Every semester I tell my history students the same bad joke: fundamentalism and feminism are actually a lot alike—they are both f-words that we hurl at our political enemies depending on which side of the spectrum we’re on. Which is to say that for the average American these words function not according to some dictionary definition but rather as a catch-all insult for someone too far to the right or the left, respectively.
In fact, my informal polls of students, friends, and random people who will answer my questions indicate that there is no widely agreed upon definition of either word in common parlance. I am one of those relatively rare Americans who runs in both blue and red circles, so while my polls aren’t scientific, they do actually capture a bit of the breadth of perspectives on these concepts. So I’ve learned that when teaching my feminist-leaning students about fundamentalism or my fundamentalist-leaning students about feminism, I first have to cut through a great deal of highly charged emotion. A few different approaches have proved fruitful.
First is simply helping students become aware of the functional definitions of these words that they are carrying around in their heads. For example, I will ask my classes for their associations with the word “feminism.” I get a lot of answers similar to the ones Kristin Kobes Du Mez enumerated in a recent blog post on common misconceptions about feminism. Most associations are negative, with “man-hating” leading the pack.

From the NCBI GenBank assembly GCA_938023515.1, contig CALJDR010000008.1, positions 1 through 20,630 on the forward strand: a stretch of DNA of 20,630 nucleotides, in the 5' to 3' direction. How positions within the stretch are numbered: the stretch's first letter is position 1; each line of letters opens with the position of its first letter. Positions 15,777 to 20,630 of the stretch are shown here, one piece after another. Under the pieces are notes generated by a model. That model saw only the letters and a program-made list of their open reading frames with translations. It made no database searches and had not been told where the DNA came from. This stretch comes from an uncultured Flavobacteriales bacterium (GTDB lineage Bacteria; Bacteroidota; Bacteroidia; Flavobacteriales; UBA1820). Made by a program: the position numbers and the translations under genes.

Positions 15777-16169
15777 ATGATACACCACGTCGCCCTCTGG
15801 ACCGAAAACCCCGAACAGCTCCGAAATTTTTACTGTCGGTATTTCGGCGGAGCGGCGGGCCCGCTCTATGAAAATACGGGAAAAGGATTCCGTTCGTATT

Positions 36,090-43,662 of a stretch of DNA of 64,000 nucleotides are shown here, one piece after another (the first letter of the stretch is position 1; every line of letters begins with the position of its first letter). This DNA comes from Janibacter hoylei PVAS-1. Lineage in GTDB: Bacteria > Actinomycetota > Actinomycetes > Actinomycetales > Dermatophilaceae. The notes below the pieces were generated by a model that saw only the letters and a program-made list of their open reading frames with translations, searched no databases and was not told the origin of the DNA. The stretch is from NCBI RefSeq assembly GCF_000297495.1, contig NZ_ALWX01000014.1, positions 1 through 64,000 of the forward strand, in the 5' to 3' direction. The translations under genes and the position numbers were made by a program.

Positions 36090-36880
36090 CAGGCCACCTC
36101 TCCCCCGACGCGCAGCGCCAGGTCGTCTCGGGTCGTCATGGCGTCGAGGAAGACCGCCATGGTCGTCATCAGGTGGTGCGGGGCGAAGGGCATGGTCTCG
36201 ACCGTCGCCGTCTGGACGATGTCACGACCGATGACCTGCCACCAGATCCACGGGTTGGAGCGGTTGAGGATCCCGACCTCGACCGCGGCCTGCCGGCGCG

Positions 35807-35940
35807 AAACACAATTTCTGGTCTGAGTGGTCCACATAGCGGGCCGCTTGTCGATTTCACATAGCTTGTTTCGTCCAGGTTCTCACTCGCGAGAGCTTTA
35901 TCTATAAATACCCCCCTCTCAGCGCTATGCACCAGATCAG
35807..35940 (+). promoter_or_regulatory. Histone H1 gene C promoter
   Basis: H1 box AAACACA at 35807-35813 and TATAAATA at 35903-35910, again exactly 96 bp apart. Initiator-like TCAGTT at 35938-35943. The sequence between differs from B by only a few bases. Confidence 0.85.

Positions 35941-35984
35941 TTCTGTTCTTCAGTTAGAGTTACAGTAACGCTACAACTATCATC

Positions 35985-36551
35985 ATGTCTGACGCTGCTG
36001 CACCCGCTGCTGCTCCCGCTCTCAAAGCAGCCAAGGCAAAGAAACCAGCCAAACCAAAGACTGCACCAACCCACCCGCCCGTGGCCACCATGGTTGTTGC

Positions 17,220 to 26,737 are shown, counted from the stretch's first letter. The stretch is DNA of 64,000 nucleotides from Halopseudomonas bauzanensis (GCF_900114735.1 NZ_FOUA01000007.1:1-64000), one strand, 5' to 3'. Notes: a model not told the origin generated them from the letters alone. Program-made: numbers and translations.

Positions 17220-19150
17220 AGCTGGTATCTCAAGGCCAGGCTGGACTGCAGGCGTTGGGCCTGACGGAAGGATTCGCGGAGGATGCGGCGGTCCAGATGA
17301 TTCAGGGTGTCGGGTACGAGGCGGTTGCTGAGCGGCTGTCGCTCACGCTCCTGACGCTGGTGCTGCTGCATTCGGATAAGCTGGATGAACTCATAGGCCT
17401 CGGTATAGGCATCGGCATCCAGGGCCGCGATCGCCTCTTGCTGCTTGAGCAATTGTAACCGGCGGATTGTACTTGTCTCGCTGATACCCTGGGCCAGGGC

I then share with students some of the reforms that have been advocated by women and men who have identified as feminists and that I suspect students would all support—things like women’s suffrage and equal pay for equal work. (Most are shocked to learn that employers have only been required to pay men and women the same for the same work since 1963!) We talk about the fact that feminism itself is a wide spectrum encompassing many different viewpoints and attitudes. As Du Mez points out, there is as much variation among those who own the word “feminist” as among those who own the word “Christian.”